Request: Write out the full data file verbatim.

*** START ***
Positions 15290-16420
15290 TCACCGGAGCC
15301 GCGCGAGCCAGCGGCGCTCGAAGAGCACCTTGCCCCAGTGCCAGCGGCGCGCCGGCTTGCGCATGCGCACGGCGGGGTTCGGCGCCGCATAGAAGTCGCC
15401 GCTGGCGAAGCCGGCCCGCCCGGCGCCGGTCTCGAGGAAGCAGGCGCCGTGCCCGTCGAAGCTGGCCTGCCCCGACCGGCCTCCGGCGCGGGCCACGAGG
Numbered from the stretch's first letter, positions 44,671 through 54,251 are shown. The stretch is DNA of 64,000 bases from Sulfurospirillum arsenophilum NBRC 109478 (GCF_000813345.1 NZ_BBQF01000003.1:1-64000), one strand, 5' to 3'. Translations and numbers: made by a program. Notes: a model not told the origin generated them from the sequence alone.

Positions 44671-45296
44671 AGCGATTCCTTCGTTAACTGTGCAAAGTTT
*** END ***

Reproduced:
Positions 15290-16420
15290 TCACCGGAGCC
15301 GCGCGAGCCAGCGGCGCTCGAAGAGCACCTTGCCCCAGTGCCAGCGGCGCGCCGGCTTGCGCATGCGCACGGCGGGGTTCGGCGCCGCATAGAAGTCGCC
15401 GCTGGCGAAGCCGGCCCGCCCGGCGCCGGTCTCGAGGAAGCAGGCGCCGTGCCCGTCGAAGCTGGCCTGCCCCGACCGGCCTCCGGCGCGGGCCACGAGG
Numbered from the stretch's first letter, positions 44,671 through 54,251 are shown. The stretch is DNA of 64,000 bases from Sulfurospirillum arsenophilum NBRC 109478 (GCF_000813345.1 NZ_BBQF01000003.1:1-64000), one strand, 5' to 3'. Translations and numbers: made by a program. Notes: a model not told the origin generated them from the sequence alone.

Positions 44671-45296
44671 AGCGATTCCTTCGTTAACTGTGCAAAGTTT